Nizoral is a medication designed specifically for fungal infections treatment. It is an azole antifungal, meaning this drug destroys sensitive fungy on the stage where the fungal cell membrane is being formed. There is a single fungal infection, however, where Nizoral ought not be used by any means. This is fungal meningitis, a disease that affects the brain membranes.
Generally, in the modern medical circles the use of Nizoral is concidered to be rather risky. For example, there has been evidence of Nizoral causing several liver problems. Whereas many similar medicines influence the liver to a certain extent and thus should always be taken combined with hepatoprotectors. If you notice you are experiencing unusual fatigue, your eyes or sking are yellowing, urine gets darker, you are losing your appetite and periodically have fits of abdominal pain, vomiting and/or persistent nausea, these might be the symptoms of liver toxicity. Contact your physician immediately. Before you start on a Nizoral treatment regimen, have your doctor perform liver function tests on you, and repeat them from time to time throughout the therapy period.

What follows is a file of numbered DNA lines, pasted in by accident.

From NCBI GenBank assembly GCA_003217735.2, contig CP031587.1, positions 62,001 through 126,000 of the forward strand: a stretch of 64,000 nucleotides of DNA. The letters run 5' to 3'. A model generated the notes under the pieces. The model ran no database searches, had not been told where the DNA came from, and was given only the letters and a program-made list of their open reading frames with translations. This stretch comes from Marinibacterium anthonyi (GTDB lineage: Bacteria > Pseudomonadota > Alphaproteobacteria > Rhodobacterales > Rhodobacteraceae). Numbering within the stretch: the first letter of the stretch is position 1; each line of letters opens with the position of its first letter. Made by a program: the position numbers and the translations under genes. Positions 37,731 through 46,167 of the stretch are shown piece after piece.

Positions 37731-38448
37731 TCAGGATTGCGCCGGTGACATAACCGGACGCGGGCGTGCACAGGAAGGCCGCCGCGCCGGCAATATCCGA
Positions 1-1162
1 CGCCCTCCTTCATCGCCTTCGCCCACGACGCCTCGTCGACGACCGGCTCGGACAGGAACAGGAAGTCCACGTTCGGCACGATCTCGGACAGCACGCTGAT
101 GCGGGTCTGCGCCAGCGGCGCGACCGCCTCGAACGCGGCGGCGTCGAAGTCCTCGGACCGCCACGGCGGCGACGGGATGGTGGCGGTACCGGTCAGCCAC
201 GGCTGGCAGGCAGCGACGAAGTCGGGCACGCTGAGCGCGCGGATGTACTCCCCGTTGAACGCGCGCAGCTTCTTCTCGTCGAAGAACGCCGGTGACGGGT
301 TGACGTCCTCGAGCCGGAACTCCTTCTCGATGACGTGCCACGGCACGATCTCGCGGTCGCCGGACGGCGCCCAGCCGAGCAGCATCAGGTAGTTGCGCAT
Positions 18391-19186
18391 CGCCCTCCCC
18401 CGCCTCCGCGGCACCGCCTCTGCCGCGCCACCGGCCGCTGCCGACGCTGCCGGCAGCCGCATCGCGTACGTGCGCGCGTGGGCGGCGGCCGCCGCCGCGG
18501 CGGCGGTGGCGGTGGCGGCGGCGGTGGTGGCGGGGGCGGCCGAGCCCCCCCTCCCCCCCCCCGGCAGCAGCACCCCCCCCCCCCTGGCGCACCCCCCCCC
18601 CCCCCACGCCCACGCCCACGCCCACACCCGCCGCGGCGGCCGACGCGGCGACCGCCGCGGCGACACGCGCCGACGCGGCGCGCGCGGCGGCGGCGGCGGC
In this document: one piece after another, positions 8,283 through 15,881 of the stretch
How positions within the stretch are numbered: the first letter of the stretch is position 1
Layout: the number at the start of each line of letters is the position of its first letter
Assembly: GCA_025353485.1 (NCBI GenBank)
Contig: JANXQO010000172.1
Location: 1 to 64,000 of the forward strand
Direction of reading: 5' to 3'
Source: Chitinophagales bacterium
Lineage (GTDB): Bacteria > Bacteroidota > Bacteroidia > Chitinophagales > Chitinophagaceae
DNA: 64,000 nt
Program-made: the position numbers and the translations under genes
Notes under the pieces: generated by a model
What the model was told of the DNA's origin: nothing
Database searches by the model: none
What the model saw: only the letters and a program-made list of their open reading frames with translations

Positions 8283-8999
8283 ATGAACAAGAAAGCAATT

If you have a weak heart, especially combined with an irregular heartbeat problem, note that combining Nizoral wish astemizole, cisapride, terfenadine and their analogues may place you in a serious danger that can prove itself lethal. Be careful and call your doctor about any unusual condition you may develop.